The Qualified Opportunity Zones (QOZ) Program was created by the Tax Cuts and Jobs Act to encourage economic growth in distressed communities through tax benefits. The program holds enormous potential for commercial real estate investment and development in the designated zones.
Under the program, U.S. states and territories, including Washington, D.C., nominated areas (by census tract) to be “Opportunity Zones,” which the IRS chose from when making the final designations, released in early 2018. The Zones are in underserved communities and vary in size.
Investors must create “Opportunity Funds” (O Funds) to invest in the Zones. Anyone can create an O Fund, but it must be structured as a partnership or corporation organized for the purpose of investing in QOZ property. Capital gains invested into an O Fund within 180 days of a sale to a non-related party are eligible for:
- Deferral of federal tax while held in the O Fund
- A 10-percent reduction in tax after five years, and an additional 5-percent reduction after seven (for a total of 15 percent) through an adjustment in basis
- Gains accrued while in the O Fund are tax-free if the initial investment is held for 10 years
Non-gains funds can also be invested into an O Fund, but are treated as a separate investment for federal tax purposes. Only gains accrued on capital gains invested into an O Fund on which tax is deferred are excluded from tax at the end of the 10-year period.
At least 90 percent of O Fund assets must be in QOZ property, which can be stock, partnership interests, or other tangible property used in a trade or business (e.g., real estate). The Treasury Department’s proposed rules state that O Funds will be able to self-certify and report compliance with the 90 percent asset requirement on federal income filings.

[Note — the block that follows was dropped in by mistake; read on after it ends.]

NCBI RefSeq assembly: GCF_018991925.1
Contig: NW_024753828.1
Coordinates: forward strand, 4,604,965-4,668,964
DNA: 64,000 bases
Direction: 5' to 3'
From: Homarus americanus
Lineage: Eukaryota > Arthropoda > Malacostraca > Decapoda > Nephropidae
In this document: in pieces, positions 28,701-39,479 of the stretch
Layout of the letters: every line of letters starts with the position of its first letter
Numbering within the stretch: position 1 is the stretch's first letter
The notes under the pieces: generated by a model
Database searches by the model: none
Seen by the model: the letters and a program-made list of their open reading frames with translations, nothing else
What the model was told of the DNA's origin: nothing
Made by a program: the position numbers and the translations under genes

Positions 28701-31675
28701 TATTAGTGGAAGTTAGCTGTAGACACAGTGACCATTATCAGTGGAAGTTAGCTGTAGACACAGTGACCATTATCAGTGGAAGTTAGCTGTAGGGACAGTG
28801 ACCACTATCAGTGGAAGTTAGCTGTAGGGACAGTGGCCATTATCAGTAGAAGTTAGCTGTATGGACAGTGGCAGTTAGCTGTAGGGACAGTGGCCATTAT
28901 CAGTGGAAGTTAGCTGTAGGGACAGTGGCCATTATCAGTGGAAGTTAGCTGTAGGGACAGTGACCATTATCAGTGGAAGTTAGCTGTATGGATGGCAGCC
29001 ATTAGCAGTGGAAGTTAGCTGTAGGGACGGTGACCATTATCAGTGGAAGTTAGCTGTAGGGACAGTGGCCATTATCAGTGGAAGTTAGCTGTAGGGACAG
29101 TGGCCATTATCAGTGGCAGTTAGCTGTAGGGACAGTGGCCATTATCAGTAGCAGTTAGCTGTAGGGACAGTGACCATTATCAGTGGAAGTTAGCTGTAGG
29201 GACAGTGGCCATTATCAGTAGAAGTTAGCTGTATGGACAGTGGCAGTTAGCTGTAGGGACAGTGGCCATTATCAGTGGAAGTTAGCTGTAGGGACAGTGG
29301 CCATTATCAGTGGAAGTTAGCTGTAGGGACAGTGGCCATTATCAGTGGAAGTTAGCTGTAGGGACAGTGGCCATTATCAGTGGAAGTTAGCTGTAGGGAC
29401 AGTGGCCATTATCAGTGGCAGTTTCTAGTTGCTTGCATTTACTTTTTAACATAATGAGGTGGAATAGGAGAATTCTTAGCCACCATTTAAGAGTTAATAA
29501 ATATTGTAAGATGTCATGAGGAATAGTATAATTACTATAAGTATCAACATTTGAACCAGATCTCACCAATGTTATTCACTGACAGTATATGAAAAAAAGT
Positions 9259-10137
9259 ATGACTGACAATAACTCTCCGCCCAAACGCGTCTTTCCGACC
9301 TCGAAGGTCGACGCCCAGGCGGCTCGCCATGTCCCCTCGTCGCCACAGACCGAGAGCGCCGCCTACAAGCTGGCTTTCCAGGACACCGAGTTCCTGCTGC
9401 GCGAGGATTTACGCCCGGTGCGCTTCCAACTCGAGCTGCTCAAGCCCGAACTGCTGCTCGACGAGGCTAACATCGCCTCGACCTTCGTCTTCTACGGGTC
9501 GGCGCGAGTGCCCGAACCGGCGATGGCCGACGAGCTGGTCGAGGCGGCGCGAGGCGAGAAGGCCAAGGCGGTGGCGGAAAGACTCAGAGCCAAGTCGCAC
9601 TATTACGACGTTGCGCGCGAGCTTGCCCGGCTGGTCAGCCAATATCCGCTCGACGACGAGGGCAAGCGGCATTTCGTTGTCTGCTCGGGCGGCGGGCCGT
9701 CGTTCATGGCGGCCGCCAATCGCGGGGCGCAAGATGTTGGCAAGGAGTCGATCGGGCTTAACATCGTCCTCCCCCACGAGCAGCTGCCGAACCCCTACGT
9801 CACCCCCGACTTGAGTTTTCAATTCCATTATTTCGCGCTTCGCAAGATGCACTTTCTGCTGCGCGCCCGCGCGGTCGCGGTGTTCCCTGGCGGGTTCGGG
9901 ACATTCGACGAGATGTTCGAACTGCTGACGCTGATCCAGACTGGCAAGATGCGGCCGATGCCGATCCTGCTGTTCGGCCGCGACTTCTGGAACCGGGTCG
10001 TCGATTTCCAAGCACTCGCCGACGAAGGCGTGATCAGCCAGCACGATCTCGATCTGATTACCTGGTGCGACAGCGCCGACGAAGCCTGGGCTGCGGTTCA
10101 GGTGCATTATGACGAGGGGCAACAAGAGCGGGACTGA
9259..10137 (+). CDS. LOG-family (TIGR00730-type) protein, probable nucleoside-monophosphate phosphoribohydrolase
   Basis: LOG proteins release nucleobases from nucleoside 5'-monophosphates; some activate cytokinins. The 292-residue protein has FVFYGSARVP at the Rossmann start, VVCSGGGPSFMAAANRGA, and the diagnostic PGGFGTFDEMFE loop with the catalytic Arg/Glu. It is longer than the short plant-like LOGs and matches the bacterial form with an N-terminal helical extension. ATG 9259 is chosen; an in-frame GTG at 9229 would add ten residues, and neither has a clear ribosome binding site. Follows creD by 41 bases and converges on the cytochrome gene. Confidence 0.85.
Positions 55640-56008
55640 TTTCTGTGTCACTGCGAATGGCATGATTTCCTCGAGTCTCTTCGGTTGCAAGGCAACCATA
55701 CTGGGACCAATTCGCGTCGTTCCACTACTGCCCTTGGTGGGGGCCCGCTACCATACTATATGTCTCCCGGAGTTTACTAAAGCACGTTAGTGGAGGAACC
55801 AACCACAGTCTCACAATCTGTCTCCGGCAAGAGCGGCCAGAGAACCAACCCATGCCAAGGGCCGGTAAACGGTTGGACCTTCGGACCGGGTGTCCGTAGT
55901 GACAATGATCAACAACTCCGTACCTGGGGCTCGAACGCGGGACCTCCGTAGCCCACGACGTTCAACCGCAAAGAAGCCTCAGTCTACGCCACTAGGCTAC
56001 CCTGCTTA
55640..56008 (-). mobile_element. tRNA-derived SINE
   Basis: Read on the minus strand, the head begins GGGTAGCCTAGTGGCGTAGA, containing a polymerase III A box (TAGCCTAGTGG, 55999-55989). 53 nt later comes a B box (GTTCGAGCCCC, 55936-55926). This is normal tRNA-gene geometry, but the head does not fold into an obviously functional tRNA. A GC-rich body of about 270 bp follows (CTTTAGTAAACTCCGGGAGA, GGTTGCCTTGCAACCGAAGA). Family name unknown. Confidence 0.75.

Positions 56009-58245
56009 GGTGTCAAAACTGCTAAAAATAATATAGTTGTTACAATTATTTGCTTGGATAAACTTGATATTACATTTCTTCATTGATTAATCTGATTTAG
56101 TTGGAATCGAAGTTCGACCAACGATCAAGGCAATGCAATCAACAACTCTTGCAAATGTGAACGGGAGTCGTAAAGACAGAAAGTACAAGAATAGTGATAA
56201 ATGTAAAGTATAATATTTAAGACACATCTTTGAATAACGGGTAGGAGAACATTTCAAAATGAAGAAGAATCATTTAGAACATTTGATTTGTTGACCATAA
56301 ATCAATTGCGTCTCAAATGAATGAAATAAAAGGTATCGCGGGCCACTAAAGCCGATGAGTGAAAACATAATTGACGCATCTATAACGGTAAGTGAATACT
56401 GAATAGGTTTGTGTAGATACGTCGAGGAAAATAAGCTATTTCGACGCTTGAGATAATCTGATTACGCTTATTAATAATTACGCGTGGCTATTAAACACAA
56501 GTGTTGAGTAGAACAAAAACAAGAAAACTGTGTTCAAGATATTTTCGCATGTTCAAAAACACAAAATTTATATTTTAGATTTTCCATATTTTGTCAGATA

Business property acquired by an O Fund in a Zone must be new or “substantially improved,” meaning the fund must invest at least as much on improvements as was paid for the used asset. The proposed rules state that the “substantial improvement test” does not need to include the value of the land a building sits on, thus reducing the required investment amounts. Additionally, QOZ business property must be “substantially all” in a QOZ, meaning that 70 percent or more of the property must be in the Zone.
QOZs are a federal program, but the states may still play a role. States that want to make their Zones more attractive to investors might conform their tax laws to the federal laws by relieving investors from paying state capital gains rates on income earned from QOZ investments. The states will likely be reviewing their tax codes in response to the program, though not all will choose to make such changes.
Further rules are expected to clarify other aspects of the program, including how to handle reinvestments by O Funds and how to define “original use” of QOZ business properties. In January 2019, the IRS will hold a hearing on the topic, and final rules are expected in the spring. Until then, some of the proposed regulations are in effect, including those relating to eligible gains and dispositions of investments in the O Funds.
The National Association of REALTORS® (NAR) is closely monitoring this issue and will provide feedback on the proposed regulations to ensure that the program is successful. For more information, please see the “Opportunity Zones” page on nar.realtor, which includes links to the IRS FAQ page and a map of all the designated QOZs.
This column is brought to you by the NAR Real Estate Services group.
Erin Stackley is a senior policy representative for the National Association of REALTORS®. For more information, please visit www.nar.realtor.
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